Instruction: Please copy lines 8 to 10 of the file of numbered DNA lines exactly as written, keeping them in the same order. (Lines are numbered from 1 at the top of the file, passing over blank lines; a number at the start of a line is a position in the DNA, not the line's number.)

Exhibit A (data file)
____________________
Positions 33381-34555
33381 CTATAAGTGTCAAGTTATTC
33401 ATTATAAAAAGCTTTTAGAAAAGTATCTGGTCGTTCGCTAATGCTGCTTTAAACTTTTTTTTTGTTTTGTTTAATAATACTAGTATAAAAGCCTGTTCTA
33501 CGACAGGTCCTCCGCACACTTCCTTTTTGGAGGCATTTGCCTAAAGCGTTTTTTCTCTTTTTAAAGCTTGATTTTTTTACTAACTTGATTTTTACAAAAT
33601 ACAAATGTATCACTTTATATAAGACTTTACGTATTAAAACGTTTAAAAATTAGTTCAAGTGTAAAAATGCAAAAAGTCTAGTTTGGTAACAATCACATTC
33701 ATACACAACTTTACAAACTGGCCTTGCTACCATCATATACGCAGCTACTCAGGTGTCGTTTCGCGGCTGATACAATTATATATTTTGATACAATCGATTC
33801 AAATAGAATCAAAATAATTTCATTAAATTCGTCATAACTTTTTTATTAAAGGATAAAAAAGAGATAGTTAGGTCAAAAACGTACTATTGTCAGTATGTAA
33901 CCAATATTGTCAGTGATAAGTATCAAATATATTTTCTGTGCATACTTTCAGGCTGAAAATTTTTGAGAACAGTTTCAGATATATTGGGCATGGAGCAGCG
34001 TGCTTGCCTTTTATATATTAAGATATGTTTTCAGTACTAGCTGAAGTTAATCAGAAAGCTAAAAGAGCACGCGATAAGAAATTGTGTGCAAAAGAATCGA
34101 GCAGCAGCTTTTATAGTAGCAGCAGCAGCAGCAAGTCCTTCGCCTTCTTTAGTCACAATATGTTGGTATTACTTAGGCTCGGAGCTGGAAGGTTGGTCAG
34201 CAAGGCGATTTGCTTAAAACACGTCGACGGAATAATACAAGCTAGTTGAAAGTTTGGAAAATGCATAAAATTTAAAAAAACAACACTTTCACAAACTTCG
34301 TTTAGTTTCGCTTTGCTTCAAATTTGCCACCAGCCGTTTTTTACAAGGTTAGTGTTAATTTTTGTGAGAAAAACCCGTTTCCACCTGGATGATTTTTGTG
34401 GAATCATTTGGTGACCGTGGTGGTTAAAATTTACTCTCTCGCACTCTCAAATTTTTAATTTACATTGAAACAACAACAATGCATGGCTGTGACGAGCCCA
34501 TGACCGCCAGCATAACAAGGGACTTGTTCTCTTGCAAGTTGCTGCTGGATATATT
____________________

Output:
33901 CCAATATTGTCAGTGATAAGTATCAAATATATTTTCTGTGCATACTTTCAGGCTGAAAATTTTTGAGAACAGTTTCAGATATATTGGGCATGGAGCAGCG
34001 TGCTTGCCTTTTATATATTAAGATATGTTTTCAGTACTAGCTGAAGTTAATCAGAAAGCTAAAAGAGCACGCGATAAGAAATTGTGTGCAAAAGAATCGA
34101 GCAGCAGCTTTTATAGTAGCAGCAGCAGCAGCAAGTCCTTCGCCTTCTTTAGTCACAATATGTTGGTATTACTTAGGCTCGGAGCTGGAAGGTTGGTCAG